Imagine a young girl told by her parents that, whenever she masturbates, the king become very displeased with her, and if he were to come and take her away to die most unpleasantly in his dungeons, she would have certainty brought it on herself for violating his masturbation law, a law that had been written on her heart. The young girl ponders all this, and upon noting the extreme shame she experiences when masturbating, concludes that such guilt and shame is a validation that 1) she is indeed guilty of violating the king’s law, 2) she is deserving of a horrible death due to her violation of the king’s masturbation prohibition, 3) the king is real, and 4) the guilt she feels is the spirit of the king bearing witness to the three previous notions. Has our young girl made any kind of rational blunder? After all, she knows her parents honestly believe what they’ve told her. She perceives no other reason for the shame she feels when masturbating other than the convicting spirit of the king. And the shame is so salient. How could such shame not be strong evidence that her masturbation truly does make her worthy of a slow horrible death? Surely her shame is not simply some emotional response to cultural and familial cues, is it?
Young people across many region and religions are told by their elders that there is some God watching their every action, and who finds some of their actions worthy of eternal damnation. These young people are also supplied a list of behaviors the God of that culture allegedly finds abhorrent, and are told that the sense of guilt they feel when violating this list of behaviors is undeniable evidence of the presence of the locally-affirmed God, of their culpability, and the appropriateness of their awaiting damnation. In some cultures, this sense of shame is painfully felt by young people when they fail to pray, have uncovered heads in public, have sexual thoughts, listen to secular music, or read books banned by the culture. The accompanying guilt is considered a validation of the existence of 1) their culpability, 2) their deserved eternal damnation, 3) the existence of the damning God, and 4) that the spirit of this God is directly behind the sense of guilt.
We can easily identify an incoherence here. There are far too many Gods with disparate codes of conduct. We must logically conclude that some, if not all, of these experiences of deep guilt are not caused by a divine spirit, but are simply products of the social or familial codes of behavior. This can be confirmed by visiting cultures outside our own in which particular behaviors evoke deep pangs of guilt for those within that culture that we ourselves do not experience. It is also confirmed by relationships we can examine within our own communities. Some women will stay with abusive men, believing those abusive men when they claim the abuse is deserved due to the woman’s failure to strictly follow the will of the man. Guilt can be manufactured. Even our pets exhibit guilty responses when they realize they have violated our wills, in spite of how arbitrary our rules may be. Guilt is therefore demonstrably not tied to some objective morality. Feelings of guilt do, however, fall quite neatly along cultural lines. This is not to say that there are not some behaviors across all cultures for which we all normally feel guilty, but only that guilt is like any other emotion: largely shared by those of the same species, but tweaked by cultural and familial traditions. There is no rational connection between feeling guilty and a convicting spirit of a God.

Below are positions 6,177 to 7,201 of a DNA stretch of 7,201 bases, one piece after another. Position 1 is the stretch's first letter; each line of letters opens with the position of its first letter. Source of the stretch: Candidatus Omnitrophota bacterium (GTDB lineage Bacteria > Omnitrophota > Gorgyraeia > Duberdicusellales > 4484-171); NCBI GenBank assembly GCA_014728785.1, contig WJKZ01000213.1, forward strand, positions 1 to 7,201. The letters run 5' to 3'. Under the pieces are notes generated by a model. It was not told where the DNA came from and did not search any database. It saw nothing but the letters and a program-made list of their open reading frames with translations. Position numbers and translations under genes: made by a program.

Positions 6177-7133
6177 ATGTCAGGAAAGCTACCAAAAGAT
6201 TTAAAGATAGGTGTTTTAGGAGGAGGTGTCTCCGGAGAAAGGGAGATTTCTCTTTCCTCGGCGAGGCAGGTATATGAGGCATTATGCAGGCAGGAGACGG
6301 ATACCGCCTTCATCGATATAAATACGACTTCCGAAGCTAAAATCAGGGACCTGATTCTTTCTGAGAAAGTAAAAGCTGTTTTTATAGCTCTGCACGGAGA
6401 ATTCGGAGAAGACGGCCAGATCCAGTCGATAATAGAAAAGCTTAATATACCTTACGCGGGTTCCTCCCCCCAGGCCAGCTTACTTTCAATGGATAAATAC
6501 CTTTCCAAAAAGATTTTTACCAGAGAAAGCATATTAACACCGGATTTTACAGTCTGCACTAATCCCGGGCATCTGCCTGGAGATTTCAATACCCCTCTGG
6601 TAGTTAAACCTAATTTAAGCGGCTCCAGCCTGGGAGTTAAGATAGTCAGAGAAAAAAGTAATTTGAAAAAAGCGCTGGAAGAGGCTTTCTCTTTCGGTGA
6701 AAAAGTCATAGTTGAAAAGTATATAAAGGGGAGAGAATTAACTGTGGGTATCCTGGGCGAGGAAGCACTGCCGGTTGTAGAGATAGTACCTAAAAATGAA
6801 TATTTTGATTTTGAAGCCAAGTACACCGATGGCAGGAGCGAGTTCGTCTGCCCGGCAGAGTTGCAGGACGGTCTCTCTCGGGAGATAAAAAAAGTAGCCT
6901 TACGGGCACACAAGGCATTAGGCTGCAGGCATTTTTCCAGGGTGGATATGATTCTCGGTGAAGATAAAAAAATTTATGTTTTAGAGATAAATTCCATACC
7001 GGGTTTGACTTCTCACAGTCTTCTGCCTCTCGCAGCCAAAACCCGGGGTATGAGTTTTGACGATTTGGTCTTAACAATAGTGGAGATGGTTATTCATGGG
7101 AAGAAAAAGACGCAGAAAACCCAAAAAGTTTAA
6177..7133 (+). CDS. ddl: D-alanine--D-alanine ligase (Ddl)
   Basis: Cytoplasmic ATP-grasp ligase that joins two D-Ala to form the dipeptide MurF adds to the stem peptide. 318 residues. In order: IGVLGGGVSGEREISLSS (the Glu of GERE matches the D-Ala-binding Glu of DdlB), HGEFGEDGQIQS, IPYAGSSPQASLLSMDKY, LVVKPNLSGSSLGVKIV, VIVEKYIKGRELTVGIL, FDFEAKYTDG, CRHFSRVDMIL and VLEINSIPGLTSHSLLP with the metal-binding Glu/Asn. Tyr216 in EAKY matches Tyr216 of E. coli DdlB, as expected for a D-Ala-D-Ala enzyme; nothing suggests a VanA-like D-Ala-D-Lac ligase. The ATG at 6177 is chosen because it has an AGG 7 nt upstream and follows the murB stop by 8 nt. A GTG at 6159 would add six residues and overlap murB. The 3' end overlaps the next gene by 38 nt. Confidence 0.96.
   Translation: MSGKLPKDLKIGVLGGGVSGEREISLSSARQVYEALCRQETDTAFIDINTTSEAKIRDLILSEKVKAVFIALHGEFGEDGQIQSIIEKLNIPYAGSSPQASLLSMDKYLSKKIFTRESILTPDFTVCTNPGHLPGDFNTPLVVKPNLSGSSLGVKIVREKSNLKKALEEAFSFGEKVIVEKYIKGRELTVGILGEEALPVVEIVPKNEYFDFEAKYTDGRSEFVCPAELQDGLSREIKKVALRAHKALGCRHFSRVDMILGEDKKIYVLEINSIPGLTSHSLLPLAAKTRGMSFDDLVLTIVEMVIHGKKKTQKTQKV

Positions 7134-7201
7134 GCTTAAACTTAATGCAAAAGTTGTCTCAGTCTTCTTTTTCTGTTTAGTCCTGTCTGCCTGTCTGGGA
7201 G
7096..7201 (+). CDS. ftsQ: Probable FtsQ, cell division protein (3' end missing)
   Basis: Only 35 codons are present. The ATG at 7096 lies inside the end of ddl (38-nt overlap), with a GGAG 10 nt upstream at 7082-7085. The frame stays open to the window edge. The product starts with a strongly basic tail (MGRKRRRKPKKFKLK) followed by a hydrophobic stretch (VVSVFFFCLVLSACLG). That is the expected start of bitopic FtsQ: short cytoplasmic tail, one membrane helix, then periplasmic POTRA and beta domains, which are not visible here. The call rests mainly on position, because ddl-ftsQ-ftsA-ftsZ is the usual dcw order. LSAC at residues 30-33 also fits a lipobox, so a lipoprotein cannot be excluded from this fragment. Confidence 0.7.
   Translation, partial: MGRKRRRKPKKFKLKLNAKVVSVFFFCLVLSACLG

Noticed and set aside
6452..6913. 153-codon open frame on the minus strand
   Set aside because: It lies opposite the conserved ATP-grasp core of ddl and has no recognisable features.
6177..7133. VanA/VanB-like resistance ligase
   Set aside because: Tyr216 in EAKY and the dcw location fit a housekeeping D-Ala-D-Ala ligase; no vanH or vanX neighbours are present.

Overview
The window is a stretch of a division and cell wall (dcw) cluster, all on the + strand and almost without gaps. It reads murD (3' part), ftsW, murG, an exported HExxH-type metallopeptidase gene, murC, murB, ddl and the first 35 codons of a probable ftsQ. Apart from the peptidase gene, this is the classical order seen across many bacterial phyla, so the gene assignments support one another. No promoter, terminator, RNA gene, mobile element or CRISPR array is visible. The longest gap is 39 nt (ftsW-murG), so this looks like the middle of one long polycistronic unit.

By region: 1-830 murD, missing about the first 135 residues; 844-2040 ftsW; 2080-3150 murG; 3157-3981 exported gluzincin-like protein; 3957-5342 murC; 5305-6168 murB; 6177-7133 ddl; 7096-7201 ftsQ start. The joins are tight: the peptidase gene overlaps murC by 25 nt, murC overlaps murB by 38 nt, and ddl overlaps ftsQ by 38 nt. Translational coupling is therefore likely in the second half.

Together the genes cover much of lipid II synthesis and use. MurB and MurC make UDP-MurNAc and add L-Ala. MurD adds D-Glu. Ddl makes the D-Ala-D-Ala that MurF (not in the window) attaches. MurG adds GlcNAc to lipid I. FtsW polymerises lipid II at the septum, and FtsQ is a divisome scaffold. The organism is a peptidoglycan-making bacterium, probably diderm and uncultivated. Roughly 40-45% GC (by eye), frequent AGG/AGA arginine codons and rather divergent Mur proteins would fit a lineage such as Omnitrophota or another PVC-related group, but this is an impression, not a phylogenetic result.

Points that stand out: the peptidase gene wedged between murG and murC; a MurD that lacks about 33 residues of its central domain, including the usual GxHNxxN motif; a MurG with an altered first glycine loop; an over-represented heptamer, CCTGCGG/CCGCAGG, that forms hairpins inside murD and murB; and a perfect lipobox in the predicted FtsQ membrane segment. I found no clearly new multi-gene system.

Guilt is but one emotion. Consider other human emotions. Do we assign divine causation to them? When you feel jealous about someone else speaking to the focus of your affection, do you think that jealousy validates the fact that the focus of your affection truly belongs to you? When you feel bitter over not getting a raise, does that bitterness validate the notion that you objectively deserve the raise? When you feel shame and worthlessness after failing to accomplish a goal, do these emotions make your worthlessness objectively real? Of course not. Why then should we suppose that the emotion of guilt has some special status in that it corresponds to some objective fact?
Emotions are highly useful motivators, but these same emotions can be clearly artificially bloated and abused. Many unscrupulous promoters of various Gods have co-opted our natural sense of guilt as a bludgeon to force both belief in and conformity to their God. Don’t be fooled into thinking that piercing sense of guilt corresponds to some deserved eternal damnation when it is simply a motivator to assess and, if necessary, modify your behavior.